How I Rebuilt a Garden Shed Using Free Reclaimed Wood!

6 Materials
$150
4 Weeks
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I have a little rustic garden shed out back that had been deteriorating over the years. But I hesitated on fixing it because it needed structural work, something I had never done before. Talk about scary...


But since I didn't wish to spend $5k plus on a new shed just to cover firewood, I decided I had nothing to lose and potentially, gain a 'free' shed back again if I at least tried to fix it myself...


So I just started.


From demolition to learning how to frame, I had to learn every. little. thing as each new task came up. YouTube was my best friend during a lot of this time.


But... good news! I'm here writing about this now, because by golly, I did it! I saved the shed and it's even better than it was previously!


So if you too have either a shed you'd like to enhance, or try and save, this inspiring post is for you...


Here's what I did...

Demo day!


My garden shed wasn't properly weather protected, so it rotted out. Yup, that's the back!


So first up was getting rid of the old. Each rotten section was cut off, then eventually all hauled to the dump.

Framing


Then I had to learn how to frame. I picked up some new 2x4s, then copied what the other side of the shed looked like from inside.


I even challenged myself to make another doorway: frame, door and all!


Copying created an easy road map to work from!

How to frame basics:


  1. Purchase new 2x4s, treated or untreated.
  2. Determine where the main support needs to be by looking at the rest of the structure.
  3. Cut each board to proper length, then position and screw in. To attach, I used a Kreg Jig for some joins that were challenging to attach, while others I just used screws driven in on an angle.
  4. Add enough framing boards until the structure is both well supported and has enough supports to attach weatherproofing and siding to.

Weather-proofing:


Next up, I water-proofed the shed by wrapping the shed with heavy duty plastic, then using an electric stapler to attach the plastic to the framing.


Adding windows:


Old barn windows were positioned where desired on the shed, then attached with screws.


Adding siding:


  1. Reclaimed wood was gathered, pressure washed, then allowed to dry before used as siding.
  2. Each plank was pre-measured and cut to fit a desired area.
  3. A level was positioned into place, then positioned with the help of using a level on top.
  4. Each plank was screwed into the framing, working around doorways, windows, etc.
  5. Plank until covered!


Adding shingles:


In the areas I desired shingles, I left the plank siding off and placed on shingles instead!


  1. Start from the bottom and work up, cutting each shingle to fit where needed.
  2. The shingles were attached with screws.


More info on all these steps can be found in the original blog post series link below this post.

Adding details


With the shed now completely built, it was time to add the finishing details!


Old hardware for a lock and door pull, a bell, etc. added to the rustic charm!

Check out that personality emerging!


To create the door:


Reclaimed planks were cut then attached to the door frame to create a barn door effect.


But let's add one more feature...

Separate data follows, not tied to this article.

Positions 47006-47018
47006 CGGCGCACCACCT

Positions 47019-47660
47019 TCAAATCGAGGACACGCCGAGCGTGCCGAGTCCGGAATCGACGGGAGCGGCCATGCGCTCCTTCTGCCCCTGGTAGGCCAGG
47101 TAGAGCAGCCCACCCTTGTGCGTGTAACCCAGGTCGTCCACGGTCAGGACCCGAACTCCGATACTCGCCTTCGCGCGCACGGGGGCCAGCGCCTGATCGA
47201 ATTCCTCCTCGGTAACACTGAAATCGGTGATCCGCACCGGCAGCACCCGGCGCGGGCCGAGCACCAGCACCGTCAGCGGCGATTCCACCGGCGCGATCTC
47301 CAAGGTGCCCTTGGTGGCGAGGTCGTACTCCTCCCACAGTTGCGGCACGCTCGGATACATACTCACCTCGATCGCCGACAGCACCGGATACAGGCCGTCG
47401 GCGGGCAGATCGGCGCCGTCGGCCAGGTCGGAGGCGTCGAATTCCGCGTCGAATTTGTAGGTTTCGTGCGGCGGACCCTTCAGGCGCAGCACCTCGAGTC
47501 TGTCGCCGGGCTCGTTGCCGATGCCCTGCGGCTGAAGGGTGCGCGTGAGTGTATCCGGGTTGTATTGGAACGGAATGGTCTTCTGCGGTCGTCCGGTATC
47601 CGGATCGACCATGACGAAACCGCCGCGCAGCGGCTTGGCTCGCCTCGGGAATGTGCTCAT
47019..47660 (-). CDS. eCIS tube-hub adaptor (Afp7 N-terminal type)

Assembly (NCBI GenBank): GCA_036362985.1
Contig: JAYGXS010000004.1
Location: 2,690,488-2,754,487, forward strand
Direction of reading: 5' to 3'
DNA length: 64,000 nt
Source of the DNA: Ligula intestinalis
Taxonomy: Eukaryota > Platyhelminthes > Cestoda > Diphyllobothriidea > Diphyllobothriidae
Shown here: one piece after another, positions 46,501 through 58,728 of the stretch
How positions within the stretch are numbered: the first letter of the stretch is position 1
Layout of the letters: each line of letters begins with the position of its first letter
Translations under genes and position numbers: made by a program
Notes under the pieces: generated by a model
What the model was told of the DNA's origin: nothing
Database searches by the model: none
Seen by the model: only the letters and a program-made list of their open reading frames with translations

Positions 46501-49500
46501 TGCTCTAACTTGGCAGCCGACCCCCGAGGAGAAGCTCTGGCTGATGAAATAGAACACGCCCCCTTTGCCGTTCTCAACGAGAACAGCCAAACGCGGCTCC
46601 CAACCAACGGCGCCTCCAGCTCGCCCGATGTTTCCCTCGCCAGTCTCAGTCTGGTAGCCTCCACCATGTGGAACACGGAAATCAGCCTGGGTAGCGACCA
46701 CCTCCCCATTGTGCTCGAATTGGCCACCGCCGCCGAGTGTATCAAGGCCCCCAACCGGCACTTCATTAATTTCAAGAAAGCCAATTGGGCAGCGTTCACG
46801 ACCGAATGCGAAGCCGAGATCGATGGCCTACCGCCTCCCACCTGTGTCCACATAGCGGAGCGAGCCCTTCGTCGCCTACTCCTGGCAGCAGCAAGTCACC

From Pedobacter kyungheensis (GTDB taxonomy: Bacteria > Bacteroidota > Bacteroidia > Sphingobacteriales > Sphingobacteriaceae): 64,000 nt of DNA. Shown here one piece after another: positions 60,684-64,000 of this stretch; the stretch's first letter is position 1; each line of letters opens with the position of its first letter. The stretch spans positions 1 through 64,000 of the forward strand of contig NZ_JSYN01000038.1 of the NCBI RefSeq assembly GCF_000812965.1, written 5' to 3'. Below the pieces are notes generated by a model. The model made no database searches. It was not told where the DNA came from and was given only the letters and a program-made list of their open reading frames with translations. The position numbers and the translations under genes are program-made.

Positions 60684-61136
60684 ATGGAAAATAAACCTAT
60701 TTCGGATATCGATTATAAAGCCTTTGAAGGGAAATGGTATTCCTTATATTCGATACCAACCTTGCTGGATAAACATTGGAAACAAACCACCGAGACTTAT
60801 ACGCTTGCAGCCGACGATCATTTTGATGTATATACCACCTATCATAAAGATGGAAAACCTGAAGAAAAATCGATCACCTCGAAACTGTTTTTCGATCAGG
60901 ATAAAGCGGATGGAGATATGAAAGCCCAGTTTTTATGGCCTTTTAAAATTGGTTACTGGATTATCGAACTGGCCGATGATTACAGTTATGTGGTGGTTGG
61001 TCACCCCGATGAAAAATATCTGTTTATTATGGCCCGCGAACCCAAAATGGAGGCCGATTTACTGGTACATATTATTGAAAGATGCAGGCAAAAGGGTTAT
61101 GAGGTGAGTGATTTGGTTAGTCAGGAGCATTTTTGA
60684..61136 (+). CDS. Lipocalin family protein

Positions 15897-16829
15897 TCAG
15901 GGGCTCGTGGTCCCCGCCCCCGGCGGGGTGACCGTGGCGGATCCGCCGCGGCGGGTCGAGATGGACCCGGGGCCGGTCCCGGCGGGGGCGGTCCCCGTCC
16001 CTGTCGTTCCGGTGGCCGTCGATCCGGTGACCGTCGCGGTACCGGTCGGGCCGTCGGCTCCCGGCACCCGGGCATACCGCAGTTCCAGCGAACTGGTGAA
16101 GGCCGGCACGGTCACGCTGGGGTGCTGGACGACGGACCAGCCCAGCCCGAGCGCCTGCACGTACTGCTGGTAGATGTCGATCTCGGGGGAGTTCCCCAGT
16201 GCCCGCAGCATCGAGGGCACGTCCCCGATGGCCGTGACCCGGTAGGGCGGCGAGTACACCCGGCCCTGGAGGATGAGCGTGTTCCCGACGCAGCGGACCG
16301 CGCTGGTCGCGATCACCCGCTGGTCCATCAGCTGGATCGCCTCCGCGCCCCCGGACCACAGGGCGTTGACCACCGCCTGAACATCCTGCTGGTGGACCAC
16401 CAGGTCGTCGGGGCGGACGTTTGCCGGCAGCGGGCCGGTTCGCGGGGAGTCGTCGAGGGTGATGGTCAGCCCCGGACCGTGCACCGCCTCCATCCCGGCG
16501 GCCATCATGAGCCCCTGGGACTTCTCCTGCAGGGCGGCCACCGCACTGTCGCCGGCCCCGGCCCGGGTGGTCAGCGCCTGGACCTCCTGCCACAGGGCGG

A window box


Using reclaimed wood, I built a wooden crate which was then used as a window box under one window.


How to build a crate:


  1. measure then cut wood to desired lengths
  2. assemble with screws


Learn more about how to make the crate through the blog post link below.

View Orchard stencil HERE


This Orchard stencil was used to stencil the window box crate in black for a stamped crate look.


How to stencil


  1. position stencil into place
  2. load brush with paint, then remove most with a cloth
  3. tap paint through stencil for desired image effect

Since it was fall, the window box was filled with mini white pumpkins and a few fresh peaches.


However I plan to change it to a flower box this summer!


See the final Fall View HERE

includes a pumpkin garden, directional fall signs and more!

The finished shed!


And THEN it was officially complete! Isn't it the cutest?!


All I know is, I'm positively thrilled that I managed to save the shed, saving a TON of money while practicing up some building skills as well while creating a beautifully rustic focal point to my yard!


Because this shed build was so involved, I broke up each stage into a separate blog post so I had the opportunity to go into detail.


Visit the entire Save The Shed series HERE


*includes: beginner tips for each step including demo, framing, how to add a door, siding and more!


Isn't it adorable? Think you'll copy a few of these details to add to your own garden shed this summer? Which are your favorite features?

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Want more details about this and other DIY projects? Check out my blog post!

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Have a question about this project?

3 of 4 questions
  • Teresa
    Teresa
    on Mar 4, 2021

    Love this. Great job!


  • J'net
    J'net
    on Mar 5, 2021

    COULD YOU DO THIS TO A METAL SHED?

    • If you're referring to covering the metal with reclaimed wood, I'm not sure. You'd have to see where there's framework to attach to. Or create new framework inside the metal shed. You'd leave your metal siding full of holes and it could leak so I'm not sure it would be the best idea. But if I had a metal shed, I'd be experimenting for a way to make it work. LOL

  • Vickie
    Vickie
    on Mar 11, 2021

    This is amazing, you did a great job

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